Republic of Ireland now entering ‘new phase' in pandemic recovery, finance minister says
The Republic of Ireland is now entering “a new phase” in which the country will recover from the pandemic, restore public services and repair public finances, the Minister for Finance has said.
Unveiling the Budget for 2022, a package that amounts to 4.7 billion euro, Paschal Donohoe said the government is “conscious” of the cost-of-living pressures on the public and businesses.
Addressing the Dáil, Mr Donohoe noted that the last time he announced the Budget in the chamber was two years ago before the Covid-19 pandemic.
“None of us could have foreseen that the worst global pandemic in a century awaited,” he said.
“We knew well about the risks associated with Brexit and had prepared for it, but we could not have predicted the devastation Covid-19 would leave in its wake.
“Both events have demonstrated our need to prepare for the worst while striving for the best.
“Many lives were lost and many livelihoods suddenly were ruined.
“The pandemic was an unprecedented experience for all of us and unfortunately life-changing for so many.
“But it also brought out the very best in Irish society and the bravery, resilience and fortitude of our frontline workers and those working in the community and social care sectors.”
Mr Donohoe said that, in framing the budget, the government has been conscious of the cost-of-living pressures on the public and businesses.
The Employment Wage Subsidy Scheme will remain in place until April 30 next year, while the scheme will taper off over the coming months.
Mr Donohoe also said that the country’s reduced VAT rate of 9% for the hospitality sector will remain in place until August 2022.
Some of the measures announced will also benefit remote workers.
Mr Donohoe said: “I am announcing an income tax deduction amounting to 30% of the cost of vouched expenses for heat, electricity and broadband in respect of those incurred while working from home.”
As expected, the finance minister has also announced that the standard rate band for income tax will increase by 1,500 euros.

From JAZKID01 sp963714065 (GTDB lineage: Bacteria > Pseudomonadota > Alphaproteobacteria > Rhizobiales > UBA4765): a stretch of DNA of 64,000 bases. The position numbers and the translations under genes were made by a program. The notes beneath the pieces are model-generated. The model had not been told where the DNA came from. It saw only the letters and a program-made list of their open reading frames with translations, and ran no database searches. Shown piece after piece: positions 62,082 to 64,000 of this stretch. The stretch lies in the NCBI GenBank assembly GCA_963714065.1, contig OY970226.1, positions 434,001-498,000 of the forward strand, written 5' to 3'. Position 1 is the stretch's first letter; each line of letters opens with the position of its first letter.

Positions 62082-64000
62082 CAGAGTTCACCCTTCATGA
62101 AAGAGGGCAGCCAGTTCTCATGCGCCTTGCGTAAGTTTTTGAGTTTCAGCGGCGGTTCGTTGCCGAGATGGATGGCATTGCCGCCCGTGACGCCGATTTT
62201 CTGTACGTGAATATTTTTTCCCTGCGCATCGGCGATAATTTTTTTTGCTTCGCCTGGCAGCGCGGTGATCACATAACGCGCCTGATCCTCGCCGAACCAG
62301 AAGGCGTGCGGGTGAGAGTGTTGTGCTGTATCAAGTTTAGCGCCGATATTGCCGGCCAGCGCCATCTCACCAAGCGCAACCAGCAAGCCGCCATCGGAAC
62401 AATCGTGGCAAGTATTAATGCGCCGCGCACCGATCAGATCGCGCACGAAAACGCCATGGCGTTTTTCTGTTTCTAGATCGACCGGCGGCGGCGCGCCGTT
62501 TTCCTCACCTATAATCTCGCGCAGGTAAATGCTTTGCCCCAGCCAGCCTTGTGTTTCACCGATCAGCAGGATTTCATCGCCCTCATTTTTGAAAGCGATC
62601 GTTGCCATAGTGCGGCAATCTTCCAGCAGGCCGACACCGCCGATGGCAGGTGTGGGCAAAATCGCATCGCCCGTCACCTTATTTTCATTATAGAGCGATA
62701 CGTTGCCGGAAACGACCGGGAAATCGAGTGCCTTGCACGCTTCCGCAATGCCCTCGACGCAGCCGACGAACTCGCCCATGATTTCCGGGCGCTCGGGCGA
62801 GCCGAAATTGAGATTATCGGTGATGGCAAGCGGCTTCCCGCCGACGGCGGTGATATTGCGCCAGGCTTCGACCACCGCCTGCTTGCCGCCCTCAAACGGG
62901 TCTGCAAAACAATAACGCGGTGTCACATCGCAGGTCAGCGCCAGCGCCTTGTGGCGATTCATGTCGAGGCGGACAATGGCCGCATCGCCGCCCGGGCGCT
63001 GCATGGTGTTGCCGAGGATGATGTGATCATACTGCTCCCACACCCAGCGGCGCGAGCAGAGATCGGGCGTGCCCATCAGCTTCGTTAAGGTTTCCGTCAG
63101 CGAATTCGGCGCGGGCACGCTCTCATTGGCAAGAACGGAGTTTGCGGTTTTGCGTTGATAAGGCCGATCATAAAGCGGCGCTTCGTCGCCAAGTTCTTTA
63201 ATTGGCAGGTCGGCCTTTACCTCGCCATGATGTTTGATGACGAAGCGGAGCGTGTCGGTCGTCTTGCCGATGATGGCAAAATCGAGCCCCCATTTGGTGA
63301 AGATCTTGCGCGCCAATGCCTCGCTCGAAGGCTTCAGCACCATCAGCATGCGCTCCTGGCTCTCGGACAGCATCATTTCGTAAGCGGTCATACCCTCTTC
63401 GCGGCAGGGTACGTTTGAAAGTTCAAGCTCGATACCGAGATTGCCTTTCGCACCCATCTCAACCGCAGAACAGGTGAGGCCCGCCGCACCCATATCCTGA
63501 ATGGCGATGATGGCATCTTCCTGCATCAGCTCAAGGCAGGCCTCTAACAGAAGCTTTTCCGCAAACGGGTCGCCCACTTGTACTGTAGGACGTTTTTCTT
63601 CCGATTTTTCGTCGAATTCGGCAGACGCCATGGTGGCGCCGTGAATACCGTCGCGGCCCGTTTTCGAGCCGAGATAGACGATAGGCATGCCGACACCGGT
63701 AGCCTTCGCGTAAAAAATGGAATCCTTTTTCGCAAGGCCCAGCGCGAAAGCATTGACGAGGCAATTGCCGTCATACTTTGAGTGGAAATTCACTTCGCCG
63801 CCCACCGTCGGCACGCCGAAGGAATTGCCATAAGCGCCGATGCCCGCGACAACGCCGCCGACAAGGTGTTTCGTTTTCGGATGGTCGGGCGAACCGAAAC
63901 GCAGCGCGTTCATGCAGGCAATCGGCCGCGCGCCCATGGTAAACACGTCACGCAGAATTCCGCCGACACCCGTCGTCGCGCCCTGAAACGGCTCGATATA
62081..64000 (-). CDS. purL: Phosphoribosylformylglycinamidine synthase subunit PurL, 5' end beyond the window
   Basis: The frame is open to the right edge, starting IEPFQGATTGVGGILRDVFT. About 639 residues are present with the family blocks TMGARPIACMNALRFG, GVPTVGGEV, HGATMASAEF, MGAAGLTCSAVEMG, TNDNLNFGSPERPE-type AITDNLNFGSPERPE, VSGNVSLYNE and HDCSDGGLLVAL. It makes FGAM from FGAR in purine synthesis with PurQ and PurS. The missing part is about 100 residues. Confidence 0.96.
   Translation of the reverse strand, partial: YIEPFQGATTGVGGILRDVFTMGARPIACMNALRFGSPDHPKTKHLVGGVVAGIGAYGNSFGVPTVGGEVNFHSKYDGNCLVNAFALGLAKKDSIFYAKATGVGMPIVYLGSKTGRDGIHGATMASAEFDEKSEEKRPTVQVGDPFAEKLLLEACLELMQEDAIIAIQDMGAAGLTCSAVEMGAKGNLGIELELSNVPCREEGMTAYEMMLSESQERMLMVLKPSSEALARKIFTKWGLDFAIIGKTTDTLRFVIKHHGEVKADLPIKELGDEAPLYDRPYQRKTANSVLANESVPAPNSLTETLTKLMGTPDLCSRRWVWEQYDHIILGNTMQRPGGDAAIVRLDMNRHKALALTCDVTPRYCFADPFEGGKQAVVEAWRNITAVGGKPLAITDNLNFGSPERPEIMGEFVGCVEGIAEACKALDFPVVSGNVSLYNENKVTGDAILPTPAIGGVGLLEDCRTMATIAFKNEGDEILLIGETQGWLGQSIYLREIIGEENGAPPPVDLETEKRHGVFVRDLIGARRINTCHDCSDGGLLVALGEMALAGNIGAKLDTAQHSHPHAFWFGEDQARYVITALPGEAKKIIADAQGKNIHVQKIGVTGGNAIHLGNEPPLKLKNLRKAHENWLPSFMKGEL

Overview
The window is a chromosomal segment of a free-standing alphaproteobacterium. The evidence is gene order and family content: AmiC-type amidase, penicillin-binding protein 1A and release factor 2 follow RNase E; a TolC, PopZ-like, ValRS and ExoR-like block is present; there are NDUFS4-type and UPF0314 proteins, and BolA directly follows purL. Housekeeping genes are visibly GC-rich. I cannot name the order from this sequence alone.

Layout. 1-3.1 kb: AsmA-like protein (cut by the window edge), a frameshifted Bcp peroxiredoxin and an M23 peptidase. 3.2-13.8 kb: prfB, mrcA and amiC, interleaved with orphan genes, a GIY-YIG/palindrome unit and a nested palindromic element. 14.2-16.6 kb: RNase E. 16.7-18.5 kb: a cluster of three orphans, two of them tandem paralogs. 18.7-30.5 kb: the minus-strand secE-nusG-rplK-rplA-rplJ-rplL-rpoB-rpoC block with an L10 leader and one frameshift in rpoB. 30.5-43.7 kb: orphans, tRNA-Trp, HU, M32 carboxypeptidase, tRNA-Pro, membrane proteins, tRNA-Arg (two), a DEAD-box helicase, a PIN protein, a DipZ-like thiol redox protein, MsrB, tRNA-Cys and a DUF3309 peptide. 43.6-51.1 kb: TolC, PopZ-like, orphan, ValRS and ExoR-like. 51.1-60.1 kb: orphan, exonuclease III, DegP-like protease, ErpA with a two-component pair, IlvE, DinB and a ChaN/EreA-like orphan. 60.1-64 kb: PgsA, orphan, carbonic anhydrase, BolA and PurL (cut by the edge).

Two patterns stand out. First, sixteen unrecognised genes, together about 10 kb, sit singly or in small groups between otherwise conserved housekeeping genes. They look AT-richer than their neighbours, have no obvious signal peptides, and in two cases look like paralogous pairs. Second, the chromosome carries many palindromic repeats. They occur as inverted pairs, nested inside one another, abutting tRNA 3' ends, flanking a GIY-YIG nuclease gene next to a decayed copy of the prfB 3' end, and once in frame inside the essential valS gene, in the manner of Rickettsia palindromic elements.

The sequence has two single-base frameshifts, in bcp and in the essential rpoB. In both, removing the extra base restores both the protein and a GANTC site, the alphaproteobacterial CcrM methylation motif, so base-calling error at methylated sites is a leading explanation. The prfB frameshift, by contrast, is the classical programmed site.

He also said that personal tax credit, employee tax credit and earned income credit will increase by 50 euros.
Mr Donohoe also said that the national minimum wage will increase by 30 cent to 10.50 euros an hour.
Mr Donohoe has told the Dáil that a 3% zoned land tax will be introduced, set to apply to land which is zoned as suitable for housing but remains undeveloped.
“The tax will be based on the market value of the land and I have determined that the rate at the outset should be 3%,” he said.
The tax has a two-year lead-in time for land zoned before January 2022 and a three-year lead-in time for land zoned after January 2022.
Mr Donohoe said that this will “give scope to review the workings of the tax” and to “listen to stakeholders”.
The finance minister has described climate change as “one of the most important issues of our time”.
“The world is burning,” he told the Dail.
Alongside the annual increase in the carbon tax by 7.50 euros per tonne, Mr Donohoe said that to incentivise uptake of electric vehicles the Government will extend the 5,000-euro relief for battery electric vehicles until the end of 2023.
Mr Donohoe said that by the end of the year, the rate of unemployment is forecast to be just over 9%, and employment is forecast to grow by about 8% or around 150,000 jobs.
Next year, the unemployment rate is expected to fall to about 6.5%, and employment is expected to grow by more than 13%.
He said that more than 400,000 jobs will be added to the economy between this year and next.
Public spending next next year will amount to 87.6 billion euro.
Mr Donohoe added: “In the Summer Economic Statement, my department forecasted a combined deficit of just over 34.5 billion euro for 2021 and 2022.
“I am revising that forecast to 21.5 billion for both years, a reduction of 40%.”